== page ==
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Mt Sinai J Med. 2006 Nov;73(7):985-92.

Dementia: a brief review.

Author information

1
Alzheimer's Disease Research Center, Department of Psychiatry, Mount Sinai Medical Center, New York, NY 10029, USA. hillel.grossman@mssm.edu

Abstract

Dementia is an increasingly common diagnosis in our aging population, and the numbers are expected to rise exponentially in coming years. Alzheimer's disease alone now affects 4.5 million people in the US, while millions more are currently affected by vascular dementia, Lewy Body disease and frontotemporal dementia. Each of these is a distinct entity, though overlapping symptoms and comorbidities occur frequently. Within the past two decades research has progressed rapidly on multiple fronts, including epidemiology, etiology, pathology, diagnosis and treatment. It is important for clinicians to recognize early signs and symptoms of dementia, and to note critical differences among them. Dementia research has moved beyond description of symptoms and clinicopathological correlation to the elucidation of risk factors, the pathobiology of the disease process, and most important, to the first generation of dementia treatments. Our purpose here is to review the current state of knowledge and directions of research for the four major dementias noted above. We are entering an era of dementia care that will be based upon the identification of potentially modifiable risk factors and early disease markers, and the application of new disease-specific diagnostic tools and treatment modalities.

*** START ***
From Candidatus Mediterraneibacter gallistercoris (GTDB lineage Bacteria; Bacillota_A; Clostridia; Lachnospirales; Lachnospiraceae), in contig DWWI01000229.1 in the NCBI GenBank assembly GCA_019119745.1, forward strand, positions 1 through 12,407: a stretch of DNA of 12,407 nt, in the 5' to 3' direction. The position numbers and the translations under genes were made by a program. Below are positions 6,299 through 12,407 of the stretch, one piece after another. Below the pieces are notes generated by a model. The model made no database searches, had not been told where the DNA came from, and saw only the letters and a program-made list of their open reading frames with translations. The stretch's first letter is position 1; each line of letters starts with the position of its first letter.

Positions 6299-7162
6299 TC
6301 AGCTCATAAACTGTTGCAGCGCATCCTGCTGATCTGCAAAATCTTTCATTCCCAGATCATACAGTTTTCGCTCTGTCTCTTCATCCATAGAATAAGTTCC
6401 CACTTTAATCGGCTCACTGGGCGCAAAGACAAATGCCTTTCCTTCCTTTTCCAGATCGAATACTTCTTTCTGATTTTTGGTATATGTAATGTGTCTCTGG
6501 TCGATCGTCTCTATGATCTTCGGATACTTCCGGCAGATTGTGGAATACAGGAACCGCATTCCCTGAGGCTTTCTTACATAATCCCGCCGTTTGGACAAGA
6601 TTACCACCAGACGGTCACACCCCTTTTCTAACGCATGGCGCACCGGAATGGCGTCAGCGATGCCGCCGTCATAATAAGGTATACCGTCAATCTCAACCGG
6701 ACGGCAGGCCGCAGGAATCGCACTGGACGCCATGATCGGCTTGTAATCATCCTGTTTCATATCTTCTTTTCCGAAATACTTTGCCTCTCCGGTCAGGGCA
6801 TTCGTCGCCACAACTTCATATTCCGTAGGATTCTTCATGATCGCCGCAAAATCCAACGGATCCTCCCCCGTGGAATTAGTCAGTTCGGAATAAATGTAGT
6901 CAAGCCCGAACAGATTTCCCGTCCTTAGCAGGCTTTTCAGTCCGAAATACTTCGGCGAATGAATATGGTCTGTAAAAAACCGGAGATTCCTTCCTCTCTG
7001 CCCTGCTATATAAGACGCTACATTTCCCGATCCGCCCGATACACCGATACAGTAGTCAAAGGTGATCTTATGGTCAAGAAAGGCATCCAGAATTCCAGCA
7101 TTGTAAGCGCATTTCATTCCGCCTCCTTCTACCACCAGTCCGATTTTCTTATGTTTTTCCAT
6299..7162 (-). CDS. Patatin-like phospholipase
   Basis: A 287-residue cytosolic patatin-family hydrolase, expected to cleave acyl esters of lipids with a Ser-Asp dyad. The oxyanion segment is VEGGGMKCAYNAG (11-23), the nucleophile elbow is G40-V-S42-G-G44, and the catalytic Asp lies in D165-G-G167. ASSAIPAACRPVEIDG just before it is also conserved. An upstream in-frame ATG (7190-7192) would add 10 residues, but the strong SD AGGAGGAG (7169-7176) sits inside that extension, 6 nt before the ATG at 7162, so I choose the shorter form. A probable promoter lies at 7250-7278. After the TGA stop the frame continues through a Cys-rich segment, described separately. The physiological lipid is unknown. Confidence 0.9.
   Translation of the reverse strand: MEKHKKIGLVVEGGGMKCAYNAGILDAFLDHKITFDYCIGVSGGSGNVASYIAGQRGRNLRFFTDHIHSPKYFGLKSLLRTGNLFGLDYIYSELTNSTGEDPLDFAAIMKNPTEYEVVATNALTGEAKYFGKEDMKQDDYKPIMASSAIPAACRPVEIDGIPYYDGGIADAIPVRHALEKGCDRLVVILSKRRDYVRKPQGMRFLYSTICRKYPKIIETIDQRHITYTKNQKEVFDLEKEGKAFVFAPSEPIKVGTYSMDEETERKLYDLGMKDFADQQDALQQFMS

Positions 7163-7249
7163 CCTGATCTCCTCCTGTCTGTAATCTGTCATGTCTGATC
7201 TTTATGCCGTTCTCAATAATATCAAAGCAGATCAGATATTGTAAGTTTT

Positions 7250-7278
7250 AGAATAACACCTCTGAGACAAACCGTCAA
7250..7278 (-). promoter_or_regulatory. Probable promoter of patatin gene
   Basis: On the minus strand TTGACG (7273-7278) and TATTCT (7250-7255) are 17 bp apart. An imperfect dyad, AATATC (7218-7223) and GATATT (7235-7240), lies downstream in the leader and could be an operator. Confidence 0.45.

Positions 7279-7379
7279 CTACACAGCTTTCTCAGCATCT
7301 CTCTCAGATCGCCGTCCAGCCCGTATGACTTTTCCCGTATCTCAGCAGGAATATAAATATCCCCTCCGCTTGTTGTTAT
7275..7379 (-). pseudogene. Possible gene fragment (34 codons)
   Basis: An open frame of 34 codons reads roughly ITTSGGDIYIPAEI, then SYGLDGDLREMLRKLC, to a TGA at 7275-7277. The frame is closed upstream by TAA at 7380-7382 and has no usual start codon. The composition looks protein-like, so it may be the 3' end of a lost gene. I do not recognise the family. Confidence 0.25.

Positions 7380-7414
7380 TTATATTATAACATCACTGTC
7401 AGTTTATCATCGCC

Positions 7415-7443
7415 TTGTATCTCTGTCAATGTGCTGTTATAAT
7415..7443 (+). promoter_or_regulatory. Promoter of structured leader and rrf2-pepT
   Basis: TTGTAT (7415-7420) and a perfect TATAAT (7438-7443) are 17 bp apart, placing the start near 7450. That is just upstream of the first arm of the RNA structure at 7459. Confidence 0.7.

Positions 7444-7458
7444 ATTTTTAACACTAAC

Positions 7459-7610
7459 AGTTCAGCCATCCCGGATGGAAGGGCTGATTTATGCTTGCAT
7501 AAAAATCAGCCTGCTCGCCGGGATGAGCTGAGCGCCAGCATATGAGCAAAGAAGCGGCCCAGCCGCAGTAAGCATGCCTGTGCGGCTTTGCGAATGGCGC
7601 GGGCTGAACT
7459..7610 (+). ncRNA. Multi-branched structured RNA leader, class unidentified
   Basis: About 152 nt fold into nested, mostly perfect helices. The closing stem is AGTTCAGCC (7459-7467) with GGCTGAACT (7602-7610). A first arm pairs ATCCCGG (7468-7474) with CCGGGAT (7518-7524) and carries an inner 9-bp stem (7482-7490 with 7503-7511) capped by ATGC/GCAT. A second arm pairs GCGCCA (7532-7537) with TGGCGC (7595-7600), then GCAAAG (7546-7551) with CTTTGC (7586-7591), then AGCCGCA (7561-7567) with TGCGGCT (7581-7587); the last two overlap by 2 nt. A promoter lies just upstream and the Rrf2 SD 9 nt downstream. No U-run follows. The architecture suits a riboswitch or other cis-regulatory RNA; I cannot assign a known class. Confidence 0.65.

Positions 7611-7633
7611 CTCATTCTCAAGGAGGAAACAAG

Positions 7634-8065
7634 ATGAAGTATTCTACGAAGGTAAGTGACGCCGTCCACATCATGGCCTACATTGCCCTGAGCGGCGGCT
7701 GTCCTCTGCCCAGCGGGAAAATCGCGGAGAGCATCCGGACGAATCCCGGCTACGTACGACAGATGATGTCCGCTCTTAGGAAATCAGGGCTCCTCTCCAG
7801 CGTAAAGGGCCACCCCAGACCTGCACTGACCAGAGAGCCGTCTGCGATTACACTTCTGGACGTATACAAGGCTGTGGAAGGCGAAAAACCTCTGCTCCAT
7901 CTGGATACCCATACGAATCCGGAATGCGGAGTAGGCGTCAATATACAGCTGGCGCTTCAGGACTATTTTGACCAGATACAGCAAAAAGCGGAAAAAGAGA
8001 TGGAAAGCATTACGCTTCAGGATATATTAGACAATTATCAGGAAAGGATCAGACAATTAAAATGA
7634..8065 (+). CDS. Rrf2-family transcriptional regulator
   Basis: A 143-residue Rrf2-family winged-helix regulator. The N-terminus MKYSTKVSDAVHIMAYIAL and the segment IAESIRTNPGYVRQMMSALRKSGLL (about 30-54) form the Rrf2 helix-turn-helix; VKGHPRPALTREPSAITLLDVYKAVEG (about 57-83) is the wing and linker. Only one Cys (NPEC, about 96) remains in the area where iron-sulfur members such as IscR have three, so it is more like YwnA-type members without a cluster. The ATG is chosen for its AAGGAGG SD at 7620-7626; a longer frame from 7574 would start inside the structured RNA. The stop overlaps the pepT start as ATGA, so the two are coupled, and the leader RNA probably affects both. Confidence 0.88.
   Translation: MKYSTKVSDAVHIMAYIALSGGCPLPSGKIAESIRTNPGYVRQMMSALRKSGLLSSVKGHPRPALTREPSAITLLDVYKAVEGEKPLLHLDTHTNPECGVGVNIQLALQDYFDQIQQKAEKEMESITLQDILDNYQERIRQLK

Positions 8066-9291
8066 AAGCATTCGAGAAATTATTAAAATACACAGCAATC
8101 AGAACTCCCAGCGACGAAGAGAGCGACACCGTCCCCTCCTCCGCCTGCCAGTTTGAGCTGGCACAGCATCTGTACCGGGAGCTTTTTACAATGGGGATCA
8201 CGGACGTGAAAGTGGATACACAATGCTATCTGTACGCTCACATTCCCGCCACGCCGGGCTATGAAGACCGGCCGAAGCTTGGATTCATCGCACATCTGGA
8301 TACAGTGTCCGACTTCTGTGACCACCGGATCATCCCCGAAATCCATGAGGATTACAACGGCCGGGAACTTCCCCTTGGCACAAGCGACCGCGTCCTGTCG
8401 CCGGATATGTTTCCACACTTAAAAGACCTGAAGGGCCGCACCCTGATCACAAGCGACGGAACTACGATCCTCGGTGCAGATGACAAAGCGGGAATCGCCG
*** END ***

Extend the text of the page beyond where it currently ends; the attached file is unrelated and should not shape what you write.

PMID:
17195884
[Indexed for MEDLINE]

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